WASHINGTON — The Trump administration’s peace deal with the Taliban opens the door for an initial American troop withdrawal that Defense Secretary Mark Esper sees as a step toward the broader goal of preparing for potential future war with China.
Esper has his eye on “great power competition,” which means staying a step ahead of China and Russia on battlefields of the future, including in space and in next-generation strategic weapons like hypersonic missiles and advanced nuclear weapons. He sees China in particular as a rising threat to American predominance on the world stage.
To do more to prepare for the China challenge, Esper wants to do less in Afghanistan, Iraq and other places. It’s less about moving troops directly to Asia from elsewhere in the world, and more about reducing commitments in lower-priority regions so that more military units can train together at home on skills related to conventional warfare. Predecessors in the Pentagon have had similar hopes, only to be drawn back to crises in the greater Middle East. In the past year alone, the U.S. has sent an extra 20,000 troops to the Middle East, mainly due to worries about Iran.
With President Donald Trump’s emphasis on ending America’s wars against extremists and insurgents, including in Afghanistan, Esper wants to bring home as many troops as he thinks he prudently can so they can prepare for “high end” warfare.
Stephen Biddle, a policy analyst and a Columbia University professor of international and public affairs, is skeptical that the Pentagon will be able to fully shift away from Afghanistan and other regional hot spots like Iraq, recalling that the Obama administration tried the same thing — also with China’s rise in mind — in the 2011-2014 period.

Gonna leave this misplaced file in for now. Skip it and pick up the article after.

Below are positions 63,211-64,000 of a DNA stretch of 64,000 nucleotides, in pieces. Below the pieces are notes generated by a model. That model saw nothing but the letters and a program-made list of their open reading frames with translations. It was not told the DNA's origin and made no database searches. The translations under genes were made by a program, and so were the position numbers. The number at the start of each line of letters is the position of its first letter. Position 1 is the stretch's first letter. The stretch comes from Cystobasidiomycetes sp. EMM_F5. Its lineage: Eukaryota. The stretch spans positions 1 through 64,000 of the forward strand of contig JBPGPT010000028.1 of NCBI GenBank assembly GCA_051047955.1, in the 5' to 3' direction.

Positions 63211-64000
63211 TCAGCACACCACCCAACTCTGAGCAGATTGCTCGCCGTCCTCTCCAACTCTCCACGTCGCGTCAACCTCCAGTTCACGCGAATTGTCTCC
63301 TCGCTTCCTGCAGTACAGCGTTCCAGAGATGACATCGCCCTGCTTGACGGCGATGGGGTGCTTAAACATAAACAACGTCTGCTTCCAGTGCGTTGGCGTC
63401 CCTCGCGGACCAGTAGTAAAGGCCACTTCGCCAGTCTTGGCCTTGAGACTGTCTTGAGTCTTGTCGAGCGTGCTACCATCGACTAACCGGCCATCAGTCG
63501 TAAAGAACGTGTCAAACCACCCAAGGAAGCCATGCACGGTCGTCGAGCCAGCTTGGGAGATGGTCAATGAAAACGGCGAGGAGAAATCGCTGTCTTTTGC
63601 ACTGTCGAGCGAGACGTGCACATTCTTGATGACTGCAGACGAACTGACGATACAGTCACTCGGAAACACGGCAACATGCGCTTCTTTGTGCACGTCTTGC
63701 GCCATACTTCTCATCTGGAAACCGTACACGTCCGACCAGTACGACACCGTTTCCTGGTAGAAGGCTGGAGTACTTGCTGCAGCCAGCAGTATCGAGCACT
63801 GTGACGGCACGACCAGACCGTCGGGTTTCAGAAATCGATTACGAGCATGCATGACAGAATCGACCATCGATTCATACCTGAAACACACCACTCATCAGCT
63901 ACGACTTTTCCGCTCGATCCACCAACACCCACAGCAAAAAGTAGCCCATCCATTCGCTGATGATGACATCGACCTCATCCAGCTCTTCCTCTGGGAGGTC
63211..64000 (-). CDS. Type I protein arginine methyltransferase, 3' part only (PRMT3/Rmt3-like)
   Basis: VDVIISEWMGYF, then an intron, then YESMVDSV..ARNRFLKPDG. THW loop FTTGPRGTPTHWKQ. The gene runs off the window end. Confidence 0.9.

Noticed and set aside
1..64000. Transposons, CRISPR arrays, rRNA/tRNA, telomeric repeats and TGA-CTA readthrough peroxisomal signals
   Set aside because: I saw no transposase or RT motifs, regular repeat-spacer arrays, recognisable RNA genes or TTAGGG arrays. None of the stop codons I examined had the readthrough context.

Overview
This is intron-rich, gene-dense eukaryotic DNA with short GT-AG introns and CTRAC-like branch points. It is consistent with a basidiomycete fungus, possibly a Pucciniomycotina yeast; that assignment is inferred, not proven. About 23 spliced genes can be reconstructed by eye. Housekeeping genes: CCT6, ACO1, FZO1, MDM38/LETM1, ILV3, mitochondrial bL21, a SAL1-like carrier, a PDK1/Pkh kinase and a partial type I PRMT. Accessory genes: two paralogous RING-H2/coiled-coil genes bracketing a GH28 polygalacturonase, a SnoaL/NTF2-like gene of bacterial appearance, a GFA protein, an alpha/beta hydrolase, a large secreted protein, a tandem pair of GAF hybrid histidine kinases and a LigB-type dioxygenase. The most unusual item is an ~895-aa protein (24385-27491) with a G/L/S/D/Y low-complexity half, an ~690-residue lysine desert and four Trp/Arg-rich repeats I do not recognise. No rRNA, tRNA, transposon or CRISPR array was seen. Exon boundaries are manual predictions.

“The trouble was the Islamic State burst onto the scene,” in Iraq and Syria, Biddle said in an interview, and “lo and behold it was right back to a focus on the Middle East and small wars.”
In remarks Saturday in Kabul, Esper kept the focus on prospects for a complete U.S. withdrawal, while cautioning that the United States “will not hesitate” to strike what he called terrorist threats in Afghanistan if the Taliban falters in its promise to prevent extremist groups to use Afghan soil to launch attacks on the homelands of the U.S. or its allies.
“We still have a long way to go,” Esper said.
Reducing U.S. troops levels in Afghanistan to zero is “our ultimate objective,” he said, but added that it will take “many months.”
Late last year, Esper said he would be willing to reduce troop levels even if no deal could be made with the Taliban.
“I would like to do that because what I want to do is reallocate forces to” the Asia-Pacific region, he said at the Ronald Reagan National Defense Forum in December. He said he wants to do the same thing in the Mideast, Africa and Europe.
“All of these places where I can free up troops where I could either bring them home to allow them to rest and refit and retrain or/and then reallocate them (to the Asia-Pacific region) to compete with the Chinese, to reassure our allies, to conduct exercises and training,” he said.